HEART NSTA Trust 2022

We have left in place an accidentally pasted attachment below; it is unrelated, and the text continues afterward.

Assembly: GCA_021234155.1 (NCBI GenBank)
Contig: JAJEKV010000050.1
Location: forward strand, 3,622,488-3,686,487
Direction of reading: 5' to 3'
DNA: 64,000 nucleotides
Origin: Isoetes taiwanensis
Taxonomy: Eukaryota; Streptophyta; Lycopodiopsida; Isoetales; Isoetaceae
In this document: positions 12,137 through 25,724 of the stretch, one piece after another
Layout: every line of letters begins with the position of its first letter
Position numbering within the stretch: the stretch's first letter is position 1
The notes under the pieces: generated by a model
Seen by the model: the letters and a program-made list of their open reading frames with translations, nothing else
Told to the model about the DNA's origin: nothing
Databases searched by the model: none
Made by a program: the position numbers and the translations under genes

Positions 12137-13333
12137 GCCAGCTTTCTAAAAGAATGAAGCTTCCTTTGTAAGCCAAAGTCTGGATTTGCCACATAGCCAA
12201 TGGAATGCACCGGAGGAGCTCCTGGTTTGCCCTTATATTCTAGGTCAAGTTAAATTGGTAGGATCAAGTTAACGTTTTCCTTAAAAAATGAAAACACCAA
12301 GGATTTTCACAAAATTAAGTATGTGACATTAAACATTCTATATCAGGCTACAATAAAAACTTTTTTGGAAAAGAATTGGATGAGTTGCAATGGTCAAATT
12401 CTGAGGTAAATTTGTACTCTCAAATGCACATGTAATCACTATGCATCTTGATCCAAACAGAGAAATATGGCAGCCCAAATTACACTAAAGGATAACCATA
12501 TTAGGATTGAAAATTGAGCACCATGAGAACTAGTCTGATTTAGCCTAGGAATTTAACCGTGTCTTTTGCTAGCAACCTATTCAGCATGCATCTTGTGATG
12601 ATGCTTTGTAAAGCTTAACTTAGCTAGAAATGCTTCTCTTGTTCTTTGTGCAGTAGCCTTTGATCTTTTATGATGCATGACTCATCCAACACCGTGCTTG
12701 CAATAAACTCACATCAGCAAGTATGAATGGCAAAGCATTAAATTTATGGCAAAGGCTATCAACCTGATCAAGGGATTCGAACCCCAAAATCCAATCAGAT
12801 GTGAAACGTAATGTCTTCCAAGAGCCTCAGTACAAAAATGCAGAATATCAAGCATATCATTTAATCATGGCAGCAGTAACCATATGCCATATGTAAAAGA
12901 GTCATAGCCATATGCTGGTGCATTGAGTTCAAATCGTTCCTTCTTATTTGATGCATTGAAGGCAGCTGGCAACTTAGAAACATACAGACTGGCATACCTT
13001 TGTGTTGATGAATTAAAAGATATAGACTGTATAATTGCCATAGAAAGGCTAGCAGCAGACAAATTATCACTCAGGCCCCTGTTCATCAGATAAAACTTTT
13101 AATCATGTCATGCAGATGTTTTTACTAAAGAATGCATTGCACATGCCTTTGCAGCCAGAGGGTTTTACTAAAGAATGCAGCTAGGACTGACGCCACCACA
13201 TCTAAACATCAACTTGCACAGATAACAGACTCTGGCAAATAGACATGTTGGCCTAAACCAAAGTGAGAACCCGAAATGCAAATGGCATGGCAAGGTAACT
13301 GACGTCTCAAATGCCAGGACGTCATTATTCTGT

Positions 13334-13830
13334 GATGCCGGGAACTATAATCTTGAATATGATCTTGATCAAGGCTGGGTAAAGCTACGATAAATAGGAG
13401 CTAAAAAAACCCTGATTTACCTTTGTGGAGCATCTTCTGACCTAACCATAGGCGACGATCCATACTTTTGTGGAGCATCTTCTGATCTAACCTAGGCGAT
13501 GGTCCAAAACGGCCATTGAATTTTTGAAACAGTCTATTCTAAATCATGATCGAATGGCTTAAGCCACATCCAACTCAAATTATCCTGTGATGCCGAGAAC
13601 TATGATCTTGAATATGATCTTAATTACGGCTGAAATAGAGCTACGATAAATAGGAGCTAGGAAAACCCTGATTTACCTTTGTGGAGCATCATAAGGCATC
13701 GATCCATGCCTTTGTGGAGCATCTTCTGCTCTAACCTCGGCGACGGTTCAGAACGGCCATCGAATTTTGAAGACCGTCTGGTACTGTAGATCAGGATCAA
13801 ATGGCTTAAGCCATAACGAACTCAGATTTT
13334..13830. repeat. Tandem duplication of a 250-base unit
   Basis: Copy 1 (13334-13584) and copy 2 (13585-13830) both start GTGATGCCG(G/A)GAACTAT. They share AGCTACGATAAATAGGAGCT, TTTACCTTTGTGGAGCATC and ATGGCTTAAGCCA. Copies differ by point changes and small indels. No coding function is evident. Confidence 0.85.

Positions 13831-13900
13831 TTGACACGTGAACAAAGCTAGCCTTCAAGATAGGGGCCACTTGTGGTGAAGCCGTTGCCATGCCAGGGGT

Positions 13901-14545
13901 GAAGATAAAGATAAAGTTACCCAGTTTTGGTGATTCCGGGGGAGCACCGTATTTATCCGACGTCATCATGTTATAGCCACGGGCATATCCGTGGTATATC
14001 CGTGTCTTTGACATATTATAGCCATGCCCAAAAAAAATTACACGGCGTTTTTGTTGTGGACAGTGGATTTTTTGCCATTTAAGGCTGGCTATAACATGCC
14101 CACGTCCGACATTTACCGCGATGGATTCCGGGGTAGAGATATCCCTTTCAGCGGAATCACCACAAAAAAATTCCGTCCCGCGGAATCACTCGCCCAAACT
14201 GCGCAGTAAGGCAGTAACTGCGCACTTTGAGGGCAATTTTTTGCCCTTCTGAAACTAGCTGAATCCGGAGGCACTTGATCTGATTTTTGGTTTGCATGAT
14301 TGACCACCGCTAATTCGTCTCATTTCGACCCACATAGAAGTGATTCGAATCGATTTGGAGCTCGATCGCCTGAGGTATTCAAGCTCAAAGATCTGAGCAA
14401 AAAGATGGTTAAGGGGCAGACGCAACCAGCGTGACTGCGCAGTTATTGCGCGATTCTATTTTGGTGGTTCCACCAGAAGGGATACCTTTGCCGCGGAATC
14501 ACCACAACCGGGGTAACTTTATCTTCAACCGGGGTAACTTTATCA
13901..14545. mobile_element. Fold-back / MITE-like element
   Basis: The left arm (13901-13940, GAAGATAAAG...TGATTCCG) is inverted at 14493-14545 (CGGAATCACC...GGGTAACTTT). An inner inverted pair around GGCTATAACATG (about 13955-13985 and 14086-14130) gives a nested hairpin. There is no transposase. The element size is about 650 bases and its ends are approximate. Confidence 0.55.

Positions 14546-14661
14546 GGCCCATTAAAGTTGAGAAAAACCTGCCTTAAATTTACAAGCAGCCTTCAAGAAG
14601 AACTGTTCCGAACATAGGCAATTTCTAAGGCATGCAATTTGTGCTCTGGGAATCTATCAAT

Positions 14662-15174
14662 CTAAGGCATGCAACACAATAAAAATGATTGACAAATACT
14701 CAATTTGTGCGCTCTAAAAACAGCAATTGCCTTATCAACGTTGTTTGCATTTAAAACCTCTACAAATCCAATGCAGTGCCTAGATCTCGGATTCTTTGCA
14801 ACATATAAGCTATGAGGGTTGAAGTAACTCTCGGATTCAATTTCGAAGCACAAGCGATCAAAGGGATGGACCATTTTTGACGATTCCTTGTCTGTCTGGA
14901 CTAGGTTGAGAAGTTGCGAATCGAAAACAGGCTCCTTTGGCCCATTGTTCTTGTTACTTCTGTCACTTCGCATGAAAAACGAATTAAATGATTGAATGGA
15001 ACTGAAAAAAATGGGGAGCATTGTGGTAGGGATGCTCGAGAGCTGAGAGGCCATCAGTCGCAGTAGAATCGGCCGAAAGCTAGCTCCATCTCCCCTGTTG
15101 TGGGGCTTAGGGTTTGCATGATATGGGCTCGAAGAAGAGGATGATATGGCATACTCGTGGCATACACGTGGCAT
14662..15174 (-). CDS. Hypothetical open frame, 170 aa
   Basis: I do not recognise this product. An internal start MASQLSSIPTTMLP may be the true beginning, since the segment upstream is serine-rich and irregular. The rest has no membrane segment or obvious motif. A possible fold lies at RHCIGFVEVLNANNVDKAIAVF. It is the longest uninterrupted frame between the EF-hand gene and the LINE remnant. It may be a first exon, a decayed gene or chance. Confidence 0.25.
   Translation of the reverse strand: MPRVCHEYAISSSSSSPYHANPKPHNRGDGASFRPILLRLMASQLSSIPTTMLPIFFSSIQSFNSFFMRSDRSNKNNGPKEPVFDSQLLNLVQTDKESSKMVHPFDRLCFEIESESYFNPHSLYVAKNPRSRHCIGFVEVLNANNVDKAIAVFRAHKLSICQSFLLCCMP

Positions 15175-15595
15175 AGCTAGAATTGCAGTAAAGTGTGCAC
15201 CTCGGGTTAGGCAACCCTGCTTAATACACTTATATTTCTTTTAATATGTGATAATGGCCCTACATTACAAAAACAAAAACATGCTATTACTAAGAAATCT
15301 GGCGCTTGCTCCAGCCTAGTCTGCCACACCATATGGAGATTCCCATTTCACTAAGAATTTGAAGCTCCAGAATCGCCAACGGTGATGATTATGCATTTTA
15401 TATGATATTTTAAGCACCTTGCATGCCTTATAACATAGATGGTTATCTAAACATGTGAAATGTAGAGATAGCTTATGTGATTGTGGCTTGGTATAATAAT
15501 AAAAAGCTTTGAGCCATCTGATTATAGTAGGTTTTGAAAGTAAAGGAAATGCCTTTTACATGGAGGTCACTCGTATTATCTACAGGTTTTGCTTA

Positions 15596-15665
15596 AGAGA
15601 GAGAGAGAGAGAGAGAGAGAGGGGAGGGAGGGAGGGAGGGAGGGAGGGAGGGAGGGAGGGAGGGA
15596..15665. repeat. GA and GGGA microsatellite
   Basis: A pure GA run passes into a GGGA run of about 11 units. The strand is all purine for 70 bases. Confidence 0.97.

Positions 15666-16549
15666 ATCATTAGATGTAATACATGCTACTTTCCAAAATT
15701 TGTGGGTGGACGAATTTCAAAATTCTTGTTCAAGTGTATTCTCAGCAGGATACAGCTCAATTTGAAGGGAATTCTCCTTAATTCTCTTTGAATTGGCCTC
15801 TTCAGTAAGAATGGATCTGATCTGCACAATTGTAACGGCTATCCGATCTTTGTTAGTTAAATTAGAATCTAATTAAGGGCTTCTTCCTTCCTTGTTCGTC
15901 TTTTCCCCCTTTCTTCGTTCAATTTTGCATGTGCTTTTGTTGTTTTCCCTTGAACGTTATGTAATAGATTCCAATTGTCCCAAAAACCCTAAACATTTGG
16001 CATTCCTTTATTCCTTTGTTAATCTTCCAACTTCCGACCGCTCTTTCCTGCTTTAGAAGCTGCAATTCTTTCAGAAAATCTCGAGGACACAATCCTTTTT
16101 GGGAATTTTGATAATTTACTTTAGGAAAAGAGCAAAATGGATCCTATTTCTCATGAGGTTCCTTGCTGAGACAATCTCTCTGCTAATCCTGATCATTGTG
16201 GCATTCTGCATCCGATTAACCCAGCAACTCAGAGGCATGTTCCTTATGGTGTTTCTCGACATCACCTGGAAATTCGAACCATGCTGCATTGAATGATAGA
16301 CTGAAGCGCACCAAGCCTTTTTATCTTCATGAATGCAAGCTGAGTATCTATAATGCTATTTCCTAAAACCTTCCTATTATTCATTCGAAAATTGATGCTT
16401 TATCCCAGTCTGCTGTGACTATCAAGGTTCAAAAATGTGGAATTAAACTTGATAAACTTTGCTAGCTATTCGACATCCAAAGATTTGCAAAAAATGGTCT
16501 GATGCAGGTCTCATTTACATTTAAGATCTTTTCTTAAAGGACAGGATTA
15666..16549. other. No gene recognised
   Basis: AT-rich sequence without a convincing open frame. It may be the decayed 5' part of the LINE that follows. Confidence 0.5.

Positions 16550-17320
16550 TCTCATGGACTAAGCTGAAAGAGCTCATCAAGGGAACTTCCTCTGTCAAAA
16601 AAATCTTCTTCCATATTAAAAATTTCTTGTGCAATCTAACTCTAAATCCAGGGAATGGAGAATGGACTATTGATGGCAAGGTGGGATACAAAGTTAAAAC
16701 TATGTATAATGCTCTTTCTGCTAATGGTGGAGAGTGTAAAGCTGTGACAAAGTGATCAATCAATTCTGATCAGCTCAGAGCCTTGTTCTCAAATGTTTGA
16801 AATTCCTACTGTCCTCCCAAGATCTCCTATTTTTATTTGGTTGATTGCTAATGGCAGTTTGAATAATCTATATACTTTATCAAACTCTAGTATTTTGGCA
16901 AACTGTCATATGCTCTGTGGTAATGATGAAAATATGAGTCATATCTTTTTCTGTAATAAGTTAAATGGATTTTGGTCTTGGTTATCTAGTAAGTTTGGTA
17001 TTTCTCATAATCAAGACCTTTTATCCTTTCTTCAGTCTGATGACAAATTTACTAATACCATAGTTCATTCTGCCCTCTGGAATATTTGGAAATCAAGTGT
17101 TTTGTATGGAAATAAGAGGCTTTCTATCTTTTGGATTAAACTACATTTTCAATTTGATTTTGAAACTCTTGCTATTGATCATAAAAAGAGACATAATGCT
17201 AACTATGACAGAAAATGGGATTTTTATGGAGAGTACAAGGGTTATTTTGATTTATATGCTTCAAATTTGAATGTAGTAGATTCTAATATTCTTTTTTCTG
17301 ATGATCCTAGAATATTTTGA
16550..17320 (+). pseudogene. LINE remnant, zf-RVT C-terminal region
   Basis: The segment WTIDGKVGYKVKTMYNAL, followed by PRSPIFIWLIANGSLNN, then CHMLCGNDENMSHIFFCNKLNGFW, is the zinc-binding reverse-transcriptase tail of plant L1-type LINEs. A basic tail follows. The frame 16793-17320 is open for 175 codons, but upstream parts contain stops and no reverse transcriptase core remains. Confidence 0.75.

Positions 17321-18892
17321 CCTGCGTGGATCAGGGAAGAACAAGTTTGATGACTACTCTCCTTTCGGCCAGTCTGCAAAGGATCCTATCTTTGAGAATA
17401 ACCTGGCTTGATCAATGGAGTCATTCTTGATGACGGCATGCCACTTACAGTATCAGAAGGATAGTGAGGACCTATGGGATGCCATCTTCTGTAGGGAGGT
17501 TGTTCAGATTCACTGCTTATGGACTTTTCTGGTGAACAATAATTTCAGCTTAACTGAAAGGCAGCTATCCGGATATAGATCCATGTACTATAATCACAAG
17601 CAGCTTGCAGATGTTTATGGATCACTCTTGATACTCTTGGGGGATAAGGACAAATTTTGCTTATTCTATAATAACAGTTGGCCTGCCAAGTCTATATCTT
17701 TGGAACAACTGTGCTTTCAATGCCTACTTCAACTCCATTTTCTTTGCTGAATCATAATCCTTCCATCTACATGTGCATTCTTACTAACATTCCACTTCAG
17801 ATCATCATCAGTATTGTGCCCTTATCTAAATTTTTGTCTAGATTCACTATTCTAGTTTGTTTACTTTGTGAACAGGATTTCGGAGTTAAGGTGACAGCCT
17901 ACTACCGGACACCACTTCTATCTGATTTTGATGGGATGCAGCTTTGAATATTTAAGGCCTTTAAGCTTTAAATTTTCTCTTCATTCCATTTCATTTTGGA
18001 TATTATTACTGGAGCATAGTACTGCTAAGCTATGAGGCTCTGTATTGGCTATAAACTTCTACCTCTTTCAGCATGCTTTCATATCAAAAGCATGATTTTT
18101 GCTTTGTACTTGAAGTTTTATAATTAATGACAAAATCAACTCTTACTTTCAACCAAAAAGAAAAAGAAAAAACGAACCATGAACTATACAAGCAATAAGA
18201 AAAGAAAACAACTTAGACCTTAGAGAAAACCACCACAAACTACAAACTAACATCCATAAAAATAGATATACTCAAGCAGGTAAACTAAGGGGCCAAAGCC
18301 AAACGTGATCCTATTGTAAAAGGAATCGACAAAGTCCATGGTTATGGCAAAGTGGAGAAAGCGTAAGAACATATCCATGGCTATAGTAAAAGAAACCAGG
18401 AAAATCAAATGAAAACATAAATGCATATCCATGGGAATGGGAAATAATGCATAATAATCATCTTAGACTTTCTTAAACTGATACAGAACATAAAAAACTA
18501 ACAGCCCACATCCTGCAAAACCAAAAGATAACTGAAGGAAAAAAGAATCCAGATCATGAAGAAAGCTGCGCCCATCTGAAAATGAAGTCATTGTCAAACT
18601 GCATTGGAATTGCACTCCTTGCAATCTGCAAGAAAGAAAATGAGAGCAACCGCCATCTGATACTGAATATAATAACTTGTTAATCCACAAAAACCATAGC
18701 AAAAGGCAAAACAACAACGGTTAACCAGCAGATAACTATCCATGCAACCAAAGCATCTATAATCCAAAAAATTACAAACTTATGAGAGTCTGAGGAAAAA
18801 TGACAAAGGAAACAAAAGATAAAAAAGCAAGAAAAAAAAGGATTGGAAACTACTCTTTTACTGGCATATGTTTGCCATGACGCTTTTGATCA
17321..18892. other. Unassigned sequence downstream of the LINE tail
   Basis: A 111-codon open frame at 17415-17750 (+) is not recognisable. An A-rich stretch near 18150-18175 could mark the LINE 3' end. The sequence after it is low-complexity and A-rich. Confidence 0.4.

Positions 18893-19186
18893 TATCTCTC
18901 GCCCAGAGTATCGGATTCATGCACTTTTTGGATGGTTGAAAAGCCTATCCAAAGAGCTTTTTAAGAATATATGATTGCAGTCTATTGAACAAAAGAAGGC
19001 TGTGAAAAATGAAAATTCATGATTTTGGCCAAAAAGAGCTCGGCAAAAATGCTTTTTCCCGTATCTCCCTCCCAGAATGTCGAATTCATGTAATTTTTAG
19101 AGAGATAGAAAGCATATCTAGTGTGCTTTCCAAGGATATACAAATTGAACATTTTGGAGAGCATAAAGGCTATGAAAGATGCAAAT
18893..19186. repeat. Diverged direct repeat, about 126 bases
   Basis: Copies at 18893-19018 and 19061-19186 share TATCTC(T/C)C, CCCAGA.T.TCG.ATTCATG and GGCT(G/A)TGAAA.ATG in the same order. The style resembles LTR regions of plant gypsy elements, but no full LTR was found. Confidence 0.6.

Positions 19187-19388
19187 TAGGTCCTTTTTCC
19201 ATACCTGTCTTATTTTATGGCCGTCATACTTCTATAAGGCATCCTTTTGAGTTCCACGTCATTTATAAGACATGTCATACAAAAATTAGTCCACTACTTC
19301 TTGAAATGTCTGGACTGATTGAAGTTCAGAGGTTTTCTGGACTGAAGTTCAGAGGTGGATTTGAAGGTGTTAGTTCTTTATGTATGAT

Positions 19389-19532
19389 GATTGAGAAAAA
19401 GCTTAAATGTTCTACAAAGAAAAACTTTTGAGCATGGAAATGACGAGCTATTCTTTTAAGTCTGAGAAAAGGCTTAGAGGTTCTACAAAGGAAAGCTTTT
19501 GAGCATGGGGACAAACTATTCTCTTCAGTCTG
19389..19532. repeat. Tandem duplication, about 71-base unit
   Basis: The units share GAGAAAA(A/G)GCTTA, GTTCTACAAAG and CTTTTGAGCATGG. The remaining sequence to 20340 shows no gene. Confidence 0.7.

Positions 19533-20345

THE DECADE OF THE 90s INTO THE 21st CENTURY Expanded Mandate and TVET Governance With the change of political administration in 1989, the foundations of HEART were well and truly laid to meet the moment of a profound time of change in the world. The rise of the new technologies of the Information Era were redefining the nature of life and work. Technical Vocational Education and Training (TVET) systems throughout the world were struggling to cope with the rapidly changing environment that was requiring more marketdriven approaches to the training of workers for the Labour Force, over the traditional supply-centred methodology. Faced with the dual challenge of continuing to build a coherent training system (the supply-side issue) while adapting training institutions to meet the new requirements of the market (the demand-side issue), HEART started to give serious consideration to the matter of training coordination and governance. In the wider public education and training system, the Ministry of Education was also looking to rationalize secondary education in Jamaica with the Reform of Secondary Education (ROSE) Programme that introduced a common curriculum in Grades 7-9 level that also covered vocational education under a new subject called Resource and Technology (R&T). In 1991, the Government of Jamaica renamed the HEART Trust as the HEART Trust/National Training Agency and expanded its role to include TVET at the secondary level. In what was seen as a radical move at the time, new operational objectives were added to the still relatively young organisation to achieve: • Optimum resource utilization, cost- effectiveness and operating efficiencies in the institutions which comprise the TVET system; • Expansion and continued development of the TVET system in order to meet the effective demand for skilled and semiskilled workers; • Catalysing of greater incorporation of the private sector in the direction and delivery of TVET in Jamaica; • Compliance of instructional and administrative arrangements in all training institutions with established standards; and • Effective administration of the HEART Trust Act with respect to employers’ contribution tax and trainee welfare. Experienced Human Resource Management Executive Robert Gregory was appointed in 1991 as the Executive Director of HEART to lead the Agency into this new dispensation centred on deepening linkages with employers and the business community, deregulating the provision of training, and imagining innovative ways of delivering training to disadvantaged groups. It was a formidable challenge. Yet, HEART pressed forward. In 1992 the HEART Trust Act was amended to give legal effect to the National Training Agency concept as well as to create the National Council on Technical and Vocational Education and Training (NCTVET) for the purpose of accrediting and registering TVET institutions and awarding the NVQ-J certification. The NCTVET, later established in 1994, operates as an independent authority “to develop and promote a certification system that is relevant, responsive and effective…and has the responsibility to develop standards, accredit programmes, develop assessments and award certificates and diplomas to individuals who have demonstrated competence in vocational areas.” Under its Rationalisation of TVET model, HEART/NTA also made significant investments in the upgrading of all of the island’s technical high schools in collaboration with the Ministry of Education. History in a photograph: The first Chairman of the HEART Trust Board, Steadley Webster, 1982-89 (left) in a memorable moment with former Board Chairman, Alister Cooke, 1989 - 2006 (centre) flanked by former HEART National Programme Directors, Pamella McKenzie and Delores O’Connor and the first Managing Director of HEART, Dr Joyce Robinson at a HEART function in 2003. Entrance to the Vocational Training Development Institute at Gordon Town Road, St. Andrew founded in 1970 arising from a tripartite agreement among the ILO, UNDP and the GOJ. The VTDI came under the management of the HEART Trust in 1990. CONTINUED ON PAGE 23 14